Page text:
My advice would be not to bother if the finish on your necks don't bother you. If it ain't broke, don't fix it. No reason to create an issue or problem from something that seemingly isn't an issue or a problem. Like others have said, it could devalue the guitar a little bit if/once you decide to sell. If I see a used guitar where the owner sanded down the neck I ask myself what else this person did to this guitar and sort of raises a red flag, but to those that like a sanded down neck it's possibly a good thing. Different strokes...
     
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  14. jvin248

    jvin248 Poster Extraordinaire

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    .

    A satin feel can be easier to play if you have damp fingers.

    Don't use steel wool -- the chips and fibers that fall off get into your pickups and switches and pots and those will all fail earlier. People tape off the guitar but those chips are everywhere including your clothes and its a mess. Just don't do it. Scotchbrite pad or sandpaper are by far better choices.

    Don't do more sanding than is needed to make the finish satin. Don't go down to wood. You may think it's cool for a bit but when it's time to sell the guitar you won't like the price hit for a damaged guitar.

    Best method:
    -mask off the two ends of your sanding region so it looks like a pro did the work at the factory.
    -Use a high grit sandpaper like 800 to just get the finish to a satin feel. That way if you sell the guitar you can sand with 1500 to 2000 to polish and have it factory new again.

    .
     
  15. Squier by Squier

    Squier by Squier Tele-Meister

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    What a timing, was just going to ask similar question!

    I've read also how it's supposed to be done, but interested to hear actual experiences.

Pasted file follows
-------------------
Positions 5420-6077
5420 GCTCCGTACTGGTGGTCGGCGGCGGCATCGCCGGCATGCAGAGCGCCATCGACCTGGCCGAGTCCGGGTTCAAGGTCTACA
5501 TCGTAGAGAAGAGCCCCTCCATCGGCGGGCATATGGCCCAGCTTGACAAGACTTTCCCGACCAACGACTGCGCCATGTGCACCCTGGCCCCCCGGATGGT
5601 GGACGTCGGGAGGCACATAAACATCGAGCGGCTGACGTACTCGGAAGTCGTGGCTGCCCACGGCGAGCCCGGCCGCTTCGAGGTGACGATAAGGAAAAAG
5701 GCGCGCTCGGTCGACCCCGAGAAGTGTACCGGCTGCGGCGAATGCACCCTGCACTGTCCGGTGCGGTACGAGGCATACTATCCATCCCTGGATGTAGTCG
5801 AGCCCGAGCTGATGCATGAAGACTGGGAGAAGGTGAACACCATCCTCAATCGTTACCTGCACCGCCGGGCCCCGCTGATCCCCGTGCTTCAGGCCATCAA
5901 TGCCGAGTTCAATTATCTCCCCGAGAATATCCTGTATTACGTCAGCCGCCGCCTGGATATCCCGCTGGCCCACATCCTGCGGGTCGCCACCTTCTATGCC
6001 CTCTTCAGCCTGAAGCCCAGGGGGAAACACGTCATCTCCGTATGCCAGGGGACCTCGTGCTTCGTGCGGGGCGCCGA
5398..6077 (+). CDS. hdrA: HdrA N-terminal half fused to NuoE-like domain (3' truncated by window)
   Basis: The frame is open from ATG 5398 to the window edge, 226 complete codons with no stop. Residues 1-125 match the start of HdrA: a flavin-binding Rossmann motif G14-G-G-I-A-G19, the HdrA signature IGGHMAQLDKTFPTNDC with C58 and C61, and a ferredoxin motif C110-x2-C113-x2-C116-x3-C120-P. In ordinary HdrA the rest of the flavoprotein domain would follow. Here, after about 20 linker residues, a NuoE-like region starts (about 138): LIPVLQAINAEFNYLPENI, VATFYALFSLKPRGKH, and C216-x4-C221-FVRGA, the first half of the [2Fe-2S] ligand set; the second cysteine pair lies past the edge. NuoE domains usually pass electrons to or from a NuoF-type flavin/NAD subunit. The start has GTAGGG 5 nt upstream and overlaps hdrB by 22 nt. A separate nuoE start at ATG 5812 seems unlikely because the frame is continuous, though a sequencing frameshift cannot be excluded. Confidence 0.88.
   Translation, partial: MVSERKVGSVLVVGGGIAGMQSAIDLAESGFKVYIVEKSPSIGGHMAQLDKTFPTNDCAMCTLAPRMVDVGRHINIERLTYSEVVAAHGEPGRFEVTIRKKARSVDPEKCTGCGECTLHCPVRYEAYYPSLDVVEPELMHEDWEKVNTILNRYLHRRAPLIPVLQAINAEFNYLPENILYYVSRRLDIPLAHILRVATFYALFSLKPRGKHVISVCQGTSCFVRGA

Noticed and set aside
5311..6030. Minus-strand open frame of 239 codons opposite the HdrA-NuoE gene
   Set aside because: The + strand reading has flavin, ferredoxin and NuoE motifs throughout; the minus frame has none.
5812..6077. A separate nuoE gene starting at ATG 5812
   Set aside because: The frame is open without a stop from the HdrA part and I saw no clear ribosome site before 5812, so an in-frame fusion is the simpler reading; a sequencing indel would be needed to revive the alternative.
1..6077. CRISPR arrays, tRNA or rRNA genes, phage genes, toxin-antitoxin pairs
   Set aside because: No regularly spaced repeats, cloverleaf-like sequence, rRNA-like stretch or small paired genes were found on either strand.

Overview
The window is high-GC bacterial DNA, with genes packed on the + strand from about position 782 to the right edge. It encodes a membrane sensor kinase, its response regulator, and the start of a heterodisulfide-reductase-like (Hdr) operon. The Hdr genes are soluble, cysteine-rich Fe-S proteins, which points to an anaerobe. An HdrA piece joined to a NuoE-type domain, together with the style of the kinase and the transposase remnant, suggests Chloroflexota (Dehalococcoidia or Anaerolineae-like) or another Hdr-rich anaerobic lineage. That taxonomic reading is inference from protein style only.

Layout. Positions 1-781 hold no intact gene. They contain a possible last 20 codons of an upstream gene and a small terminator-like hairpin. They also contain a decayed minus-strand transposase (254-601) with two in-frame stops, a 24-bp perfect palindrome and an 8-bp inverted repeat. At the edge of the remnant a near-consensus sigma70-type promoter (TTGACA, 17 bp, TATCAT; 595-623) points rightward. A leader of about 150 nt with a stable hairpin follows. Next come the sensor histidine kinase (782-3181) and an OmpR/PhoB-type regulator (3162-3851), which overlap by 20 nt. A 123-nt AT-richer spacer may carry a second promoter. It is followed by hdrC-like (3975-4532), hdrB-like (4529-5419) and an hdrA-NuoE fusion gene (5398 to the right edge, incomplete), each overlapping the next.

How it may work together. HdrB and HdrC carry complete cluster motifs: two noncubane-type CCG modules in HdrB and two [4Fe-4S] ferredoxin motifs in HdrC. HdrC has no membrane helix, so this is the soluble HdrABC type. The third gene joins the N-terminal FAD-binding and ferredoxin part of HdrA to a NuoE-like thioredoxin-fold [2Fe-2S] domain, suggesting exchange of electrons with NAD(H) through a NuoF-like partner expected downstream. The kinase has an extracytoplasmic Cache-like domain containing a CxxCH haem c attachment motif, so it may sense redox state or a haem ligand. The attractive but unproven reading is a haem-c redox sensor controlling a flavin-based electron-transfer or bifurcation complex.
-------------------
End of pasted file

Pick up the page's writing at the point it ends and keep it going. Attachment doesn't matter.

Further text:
Planning to replace the neck at some point. I've been leveling the frets by my self, made a new bone nut too and everything's pretty ok right now. But of course it's not perfect, and frets will continue to wear. Also, the neck/nut is very narrow (40-41 mm) and thin (thinner than normal modern C), so going to replace it in the end.

    But when looking for options and price range, the best candidate right now is gloss (poly) finished. Everything else, tint, rosewood fretboard, 9.5" radius, medium jumbo frets, double action truss rod (headstock access), 22 frets (overhang).. is spot on. They just don't have that one with satin finish, which I'm used to.

    Said neck is out of stock right now, but getting notification when they'll have some more. But kept still thinking like.. is smoothing it with steel wool / fine sand paper going to work.
     
  16. LAPlayer

    LAPlayer Tele-Meister

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    No real "supposed to". Just sand. The poly finish is so hard and relatively thick that running some 400 grit (or any fine) sandpaper over it, followed by 0000 steel wool will knock the sheen off. I've never found it to be any benefit worth the time. If you don't perceive a need, I would leave it alone.
     
  17. Peegoo

    Peegoo Friend of Leo's

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    Look here:

     
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  18. Lucius Paisley

    Lucius Paisley Tele-Meister

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    I think it's definitely worth it, but then I went even further and used a scotch-brite on the front and back of the body. Doesn't take that long and the "new" matte finish left behind looks awesome.

    I'm not so sure if it would look as good on other colours.

    upload_2020-8-2_0-2-1.png upload_2020-8-2_0-2-38.png

    YMMV, however.
     
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  19. False Start

    False Start TDPRI Member

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    I could not slide my hand up and down the neck or bend strings on my new CS '51 Nocaster Journeyman Relic because of the factory finish on the quarter sawn maple neck. It had that much friction. (Please note that the finishes on custom shop guitars are not all the same. I did not have this problem on my other CS guitars.) And I didn't want to wait ten years for the finish to naturally wear off from playing. Emery paper did the trick. However, doing this removed the fake fretboard residue that is applied at the custom shop.
     
  20. charlie chitlin

    charlie chitlin Doctor of Teleocity Silver Supporter

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    Jeeze...there should be a sticky for this.
    #400 sandpaper.
    Up and town the length of the neck.
    Light pressure.
    For about TEN SECONDS.
    The point is to knock off the shine, not remove the finish.
    This will buff back to it's original state if you want to sell or just decide you want it the old way.
    Steel wool will work, but it's ridiculous.
    You have to take the neck off and/or waste a lot of time masking the electronics from an invasion of millions of tiny steel splinters.